HomeHome SearchSearch MenuMenu Our productsOur products

If you've denied Loyiso's annual leave for operational requirements, do THIS so you don't find yourself on the wrong side of the BCEA

by , 12 November 2014
Loyiso is your project manager.

He's been working on a very important project for your company and deadlines are tight.

Despite all this, he asks for annual leave.

You turn down his leave request for operational reasons especially since he's heading the project and must see it through.

While you're well within your rights to do this, there's one thing you must do.

Read on to find out what it is so you don't find yourself on the wrong side of the Basic Conditions of Employment Act (BCEA).


*********** Advertisement ************
 
A cure for all your annual leave woes…
 
 Can you really afford not to know the answers to those tricky annual leave questions? You've already seen how sweeping the issue under the rug could cripple your business, but what are you doing to make sure you have it under control?
 
We all know that annual leave issues can be a minefield: There are a thousand different exceptions to a thousand different rules. But The Ultimate Guide to Annual Leave will help you sleep easy knowing you're doing everything correctly and efficiently.
 
You'll also get sample annual leave policy templates and step-by-step instructions on creating effective leave procedures.

*************************************
 

Just because you've denied Loyiso's annual leave for operational requirements doesn't mean it's the end of the matter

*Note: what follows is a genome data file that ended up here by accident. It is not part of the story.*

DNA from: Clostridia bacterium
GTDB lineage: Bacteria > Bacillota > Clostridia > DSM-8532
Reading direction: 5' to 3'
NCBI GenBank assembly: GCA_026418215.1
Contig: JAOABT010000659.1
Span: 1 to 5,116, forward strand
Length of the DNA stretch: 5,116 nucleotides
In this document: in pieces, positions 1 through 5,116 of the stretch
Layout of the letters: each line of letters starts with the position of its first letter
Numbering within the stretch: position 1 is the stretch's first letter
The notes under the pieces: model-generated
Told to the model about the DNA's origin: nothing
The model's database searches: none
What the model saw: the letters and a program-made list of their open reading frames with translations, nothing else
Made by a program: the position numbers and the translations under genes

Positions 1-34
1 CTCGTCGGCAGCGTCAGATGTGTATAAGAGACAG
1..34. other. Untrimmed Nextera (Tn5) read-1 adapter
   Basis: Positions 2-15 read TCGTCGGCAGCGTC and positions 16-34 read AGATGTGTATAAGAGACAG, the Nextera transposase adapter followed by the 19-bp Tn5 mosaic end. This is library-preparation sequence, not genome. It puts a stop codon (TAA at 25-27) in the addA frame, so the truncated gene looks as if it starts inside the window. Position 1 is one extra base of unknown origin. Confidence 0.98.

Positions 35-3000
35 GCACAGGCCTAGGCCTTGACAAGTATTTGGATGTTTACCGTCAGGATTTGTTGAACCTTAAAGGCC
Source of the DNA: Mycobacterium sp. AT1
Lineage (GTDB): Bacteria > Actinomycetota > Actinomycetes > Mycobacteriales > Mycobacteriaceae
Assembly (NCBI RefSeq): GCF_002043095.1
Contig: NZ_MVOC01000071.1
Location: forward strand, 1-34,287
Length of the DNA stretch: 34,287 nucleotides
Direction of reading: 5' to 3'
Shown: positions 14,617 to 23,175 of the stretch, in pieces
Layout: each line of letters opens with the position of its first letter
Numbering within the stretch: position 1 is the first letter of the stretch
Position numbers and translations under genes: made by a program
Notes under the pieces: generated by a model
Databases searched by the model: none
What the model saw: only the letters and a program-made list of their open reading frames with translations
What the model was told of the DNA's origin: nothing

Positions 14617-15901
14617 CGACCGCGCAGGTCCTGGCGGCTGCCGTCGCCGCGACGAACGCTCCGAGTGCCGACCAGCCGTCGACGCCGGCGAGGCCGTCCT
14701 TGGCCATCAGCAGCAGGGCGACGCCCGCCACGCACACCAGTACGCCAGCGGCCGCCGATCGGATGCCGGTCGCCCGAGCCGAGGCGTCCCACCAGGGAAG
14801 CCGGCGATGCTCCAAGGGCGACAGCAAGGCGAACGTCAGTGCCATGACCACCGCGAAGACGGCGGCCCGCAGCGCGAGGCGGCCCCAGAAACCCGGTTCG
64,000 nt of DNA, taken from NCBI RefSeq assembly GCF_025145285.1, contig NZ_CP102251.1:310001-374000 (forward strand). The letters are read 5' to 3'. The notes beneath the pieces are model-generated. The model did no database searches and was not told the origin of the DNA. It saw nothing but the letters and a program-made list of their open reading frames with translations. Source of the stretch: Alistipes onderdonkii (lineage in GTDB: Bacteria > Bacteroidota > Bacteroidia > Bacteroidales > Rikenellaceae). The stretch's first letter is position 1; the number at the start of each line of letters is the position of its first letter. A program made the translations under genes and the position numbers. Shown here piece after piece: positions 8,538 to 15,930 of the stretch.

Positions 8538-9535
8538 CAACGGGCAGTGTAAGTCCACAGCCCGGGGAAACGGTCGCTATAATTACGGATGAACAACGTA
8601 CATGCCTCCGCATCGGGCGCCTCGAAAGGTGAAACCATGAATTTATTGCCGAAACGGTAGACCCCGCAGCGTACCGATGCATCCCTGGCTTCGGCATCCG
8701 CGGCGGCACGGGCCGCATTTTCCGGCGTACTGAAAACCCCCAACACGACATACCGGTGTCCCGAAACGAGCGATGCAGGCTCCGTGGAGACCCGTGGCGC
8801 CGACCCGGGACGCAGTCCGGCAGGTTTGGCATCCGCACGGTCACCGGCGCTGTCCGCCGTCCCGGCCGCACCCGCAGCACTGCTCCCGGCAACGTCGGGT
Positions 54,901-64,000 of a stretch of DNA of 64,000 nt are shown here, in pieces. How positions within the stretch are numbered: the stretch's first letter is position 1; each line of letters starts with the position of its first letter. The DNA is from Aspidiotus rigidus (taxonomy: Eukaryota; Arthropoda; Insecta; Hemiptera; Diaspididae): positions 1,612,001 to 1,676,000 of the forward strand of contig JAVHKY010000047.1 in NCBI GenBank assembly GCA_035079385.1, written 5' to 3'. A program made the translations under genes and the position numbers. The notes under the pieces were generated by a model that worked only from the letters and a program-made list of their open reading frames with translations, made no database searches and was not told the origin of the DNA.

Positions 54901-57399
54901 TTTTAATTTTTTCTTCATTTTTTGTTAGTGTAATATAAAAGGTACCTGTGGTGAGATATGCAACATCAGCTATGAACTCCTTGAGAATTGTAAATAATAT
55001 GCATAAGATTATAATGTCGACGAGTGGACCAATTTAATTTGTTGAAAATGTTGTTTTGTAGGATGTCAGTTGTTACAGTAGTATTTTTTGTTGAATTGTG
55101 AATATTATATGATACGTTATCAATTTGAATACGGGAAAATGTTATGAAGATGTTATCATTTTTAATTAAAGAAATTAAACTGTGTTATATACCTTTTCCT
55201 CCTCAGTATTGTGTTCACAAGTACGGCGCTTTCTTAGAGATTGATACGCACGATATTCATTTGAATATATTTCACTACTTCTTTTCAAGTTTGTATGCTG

If you've denied Loyiso's leave for operational requirements, you MUST reschedule his annual leave for another time – still within the 18 month window allocated in law.
 
As an employer, you're responsible for ensuring your employees go on annual leave within the agreed timeframes. You have to allow your employees to take annual leave within an 18 month period. You can't deny them leave or pay them out for it.
 
So, if Loyiso requests leave three months later because you denied it previously due to operational reasons, you must grant his leave request. If you don't, you risk being in breach of the provisions of the BCEA.
 
The bottom line: Turning down an employee's annual leave request for operational requirements doesn't mean it's case closed. You must still ensure your employee goes on leave within the allotted, defined timeframes.
 
PS: For more information on annual leave, check out The Ultimate Guide to Annual Leave.

Alternatively, direct any queries you have about annual leave to our experts at the Labour & HR Club.


Related articles




Related articles



Related Products



Comments
0 comments


Recommended for You 

  Quick Tax Solutions for Busy Taxpayers – 35 tax answers at a glance



Here are all the most interesting, thought-provoking and common tax questions
asked by our subscribers over the last tax year – everything from A to Z!

To download Quick Tax Solutions for Busy Taxpayers – 35 tax answers at a glance click here now >>>
  Employees always sick? How to stop it today



Make sure you develop a leave policy to regulate sick leave in your company.

BONUS! You'll find an example of the leave policy and procedure in this report.

To download Employees always sick? How to stop it today click here now >>>
  Absenteeism: Little known ways to reduce absenteeism



This FREE e-report will tell you how you can reduce absenteeism in your workplace while avoiding the CCMA and without infringing your employees' labour rights.

To download Absenteeism: Little known ways to reduce absenteeism click here now >>>
  7 Health & safety strategies to save you thousands



Don't let a health and safety incident cost you one more cent. Implement these seven
strategies in your company today.

To download 7 Health & safety strategies to save you thousands click here now >>>